For study 4, we applied CALY‐SWE in a cost‐effectiveness application to model the effects of a payroll tax reduction in Sweden from 2007 to 2016 (during the financial crisis) on young people not in employment, education, or training (NEET). The intervention was likely cost-effective from a societal perspective, but only with limited probability from a fiscal perspective, although definite statements regarding cost-effectiveness are challenging because a threshold value for a CALY is still lacking. 

    The final chapter discusses the measure’s development, including normative choices, in relation to the Swedish social welfare and policy context, the capability framework as suggested by Amartya Sen, distributive justice, and other outcome measures in cost‐effectiveness evaluations. 

    Important work remains – for example, assessing psychometric properties, developing the conceptualization of the 0 to 1 anchor scale for capability weights, and assessing a threshold value for a CALY. In conclusion, with the questionnaire development, value set elicitation, and demonstration of applications, important steps for CALY‐SWE were accomplished. Cost‐effectiveness evaluations in wider social welfare and public health using CALY-SWE are now possible. 

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  • 2.
    Meili, Kaspar Walter
    et al.
    Umeå universitet, Medicinska fakulteten, Institutionen för epidemiologi och global hälsa. Umeå universitet, Samhällsvetenskapliga fakulteten, Institutionen för socialt arbete.
    Hjelte, Jan
    Umeå universitet, Samhällsvetenskapliga fakulteten, Institutionen för socialt arbete.
    Jonsson, Frida
    Umeå universitet, Medicinska fakulteten, Institutionen för folkhälsa och klinisk medicin, Allmänmedicin. Umeå universitet, Medicinska fakulteten, Institutionen för epidemiologi och global hälsa.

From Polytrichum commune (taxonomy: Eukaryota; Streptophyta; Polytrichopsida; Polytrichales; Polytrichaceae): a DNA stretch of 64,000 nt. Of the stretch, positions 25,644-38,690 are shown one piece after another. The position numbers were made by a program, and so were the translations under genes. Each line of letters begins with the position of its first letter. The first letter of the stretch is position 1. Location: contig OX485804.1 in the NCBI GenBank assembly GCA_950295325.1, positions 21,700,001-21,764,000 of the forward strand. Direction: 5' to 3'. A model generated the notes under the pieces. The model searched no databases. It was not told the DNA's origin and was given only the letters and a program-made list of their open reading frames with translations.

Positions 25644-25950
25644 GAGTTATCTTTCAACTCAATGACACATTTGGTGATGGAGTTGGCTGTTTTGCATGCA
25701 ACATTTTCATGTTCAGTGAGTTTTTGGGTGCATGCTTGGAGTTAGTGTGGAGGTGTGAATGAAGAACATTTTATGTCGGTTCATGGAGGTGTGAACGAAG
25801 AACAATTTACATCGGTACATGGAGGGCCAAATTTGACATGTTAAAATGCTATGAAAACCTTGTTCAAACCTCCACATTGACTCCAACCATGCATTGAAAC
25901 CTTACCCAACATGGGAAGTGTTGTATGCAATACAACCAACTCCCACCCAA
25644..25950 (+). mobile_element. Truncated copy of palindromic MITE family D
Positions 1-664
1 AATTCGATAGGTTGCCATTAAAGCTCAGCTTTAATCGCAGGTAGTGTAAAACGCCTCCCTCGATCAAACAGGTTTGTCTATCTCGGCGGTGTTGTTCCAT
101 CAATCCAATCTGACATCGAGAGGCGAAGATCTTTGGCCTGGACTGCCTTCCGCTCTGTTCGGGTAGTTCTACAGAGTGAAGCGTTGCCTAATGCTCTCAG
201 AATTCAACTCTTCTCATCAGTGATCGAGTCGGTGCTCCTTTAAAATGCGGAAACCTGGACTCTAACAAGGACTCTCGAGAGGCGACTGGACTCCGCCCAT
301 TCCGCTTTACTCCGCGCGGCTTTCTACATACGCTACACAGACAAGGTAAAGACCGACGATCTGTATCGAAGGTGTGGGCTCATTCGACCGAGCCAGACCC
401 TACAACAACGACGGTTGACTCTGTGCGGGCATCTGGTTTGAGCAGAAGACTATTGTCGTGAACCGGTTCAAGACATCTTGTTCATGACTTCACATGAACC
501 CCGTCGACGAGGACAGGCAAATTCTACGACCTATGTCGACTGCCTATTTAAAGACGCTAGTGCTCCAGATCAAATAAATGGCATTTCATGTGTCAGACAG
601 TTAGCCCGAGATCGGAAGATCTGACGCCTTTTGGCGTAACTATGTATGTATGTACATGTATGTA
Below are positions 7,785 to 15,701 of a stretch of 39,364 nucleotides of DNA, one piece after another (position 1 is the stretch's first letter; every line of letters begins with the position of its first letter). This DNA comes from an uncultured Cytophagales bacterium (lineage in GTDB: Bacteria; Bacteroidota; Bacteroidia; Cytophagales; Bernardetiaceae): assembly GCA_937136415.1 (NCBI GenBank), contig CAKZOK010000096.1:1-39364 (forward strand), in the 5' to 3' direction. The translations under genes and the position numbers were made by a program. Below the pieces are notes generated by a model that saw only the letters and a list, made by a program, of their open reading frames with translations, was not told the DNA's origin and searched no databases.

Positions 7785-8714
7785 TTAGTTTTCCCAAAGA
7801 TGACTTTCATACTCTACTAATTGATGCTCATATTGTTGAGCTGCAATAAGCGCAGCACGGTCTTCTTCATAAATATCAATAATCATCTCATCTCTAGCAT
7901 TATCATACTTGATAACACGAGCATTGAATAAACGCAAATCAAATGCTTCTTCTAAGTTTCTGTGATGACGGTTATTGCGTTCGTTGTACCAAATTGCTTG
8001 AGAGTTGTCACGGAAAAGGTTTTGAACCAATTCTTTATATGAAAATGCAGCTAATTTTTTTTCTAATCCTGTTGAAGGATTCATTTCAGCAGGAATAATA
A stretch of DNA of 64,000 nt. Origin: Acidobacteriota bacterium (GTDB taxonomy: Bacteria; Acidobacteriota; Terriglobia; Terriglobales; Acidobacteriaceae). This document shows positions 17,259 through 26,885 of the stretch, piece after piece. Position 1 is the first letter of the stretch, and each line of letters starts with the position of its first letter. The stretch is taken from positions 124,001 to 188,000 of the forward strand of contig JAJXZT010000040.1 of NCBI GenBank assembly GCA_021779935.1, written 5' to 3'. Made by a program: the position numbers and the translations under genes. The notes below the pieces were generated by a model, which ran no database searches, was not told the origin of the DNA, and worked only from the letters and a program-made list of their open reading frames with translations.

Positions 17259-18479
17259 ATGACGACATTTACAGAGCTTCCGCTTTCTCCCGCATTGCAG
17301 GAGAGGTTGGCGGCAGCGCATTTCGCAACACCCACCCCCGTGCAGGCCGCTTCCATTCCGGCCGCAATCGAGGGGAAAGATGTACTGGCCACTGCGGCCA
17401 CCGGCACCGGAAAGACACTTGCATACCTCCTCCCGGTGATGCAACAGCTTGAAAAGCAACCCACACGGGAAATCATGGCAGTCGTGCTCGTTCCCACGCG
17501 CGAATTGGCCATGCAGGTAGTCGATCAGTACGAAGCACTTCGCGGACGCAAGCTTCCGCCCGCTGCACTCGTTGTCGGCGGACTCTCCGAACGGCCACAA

Löfgren, Curt
    Månsdotter, Anna
    Umeå universitet, Medicinska fakulteten, Institutionen för folkhälsa och klinisk medicin, Allmänmedicin. Umeå universitet, Medicinska fakulteten, Institutionen för epidemiologi och global hälsa.
    Lindholm, Lars
    Umeå universitet, Medicinska fakulteten, Institutionen för epidemiologi och global hälsa. Umeå universitet, Medicinska fakulteten, Institutionen för folkhälsa och klinisk medicin.
    NEET prevention through Sweden’s youth payroll tax cut: Evaluating cost-effectiveness using CALY-SWEManuskript (preprint) (Annet vitenskapelig)
  • 3.
    Meili, Kaspar Walter
    et al.
    Umeå universitet, Medicinska fakulteten, Institutionen för epidemiologi och global hälsa.
    Hjelte, Jan
    Umeå universitet, Samhällsvetenskapliga fakulteten, Institutionen för socialt arbete.
    Lindholm, Lars
    Umeå universitet, Medicinska fakulteten, Institutionen för epidemiologi och global hälsa. Umeå universitet, Medicinska fakulteten, Institutionen för folkhälsa och klinisk medicin.
    Månsdotter, Anna
    Umeå universitet, Medicinska fakulteten, Institutionen för folkhälsa och klinisk medicin, Allmänmedicin. Umeå universitet, Medicinska fakulteten, Institutionen för epidemiologi och global hälsa.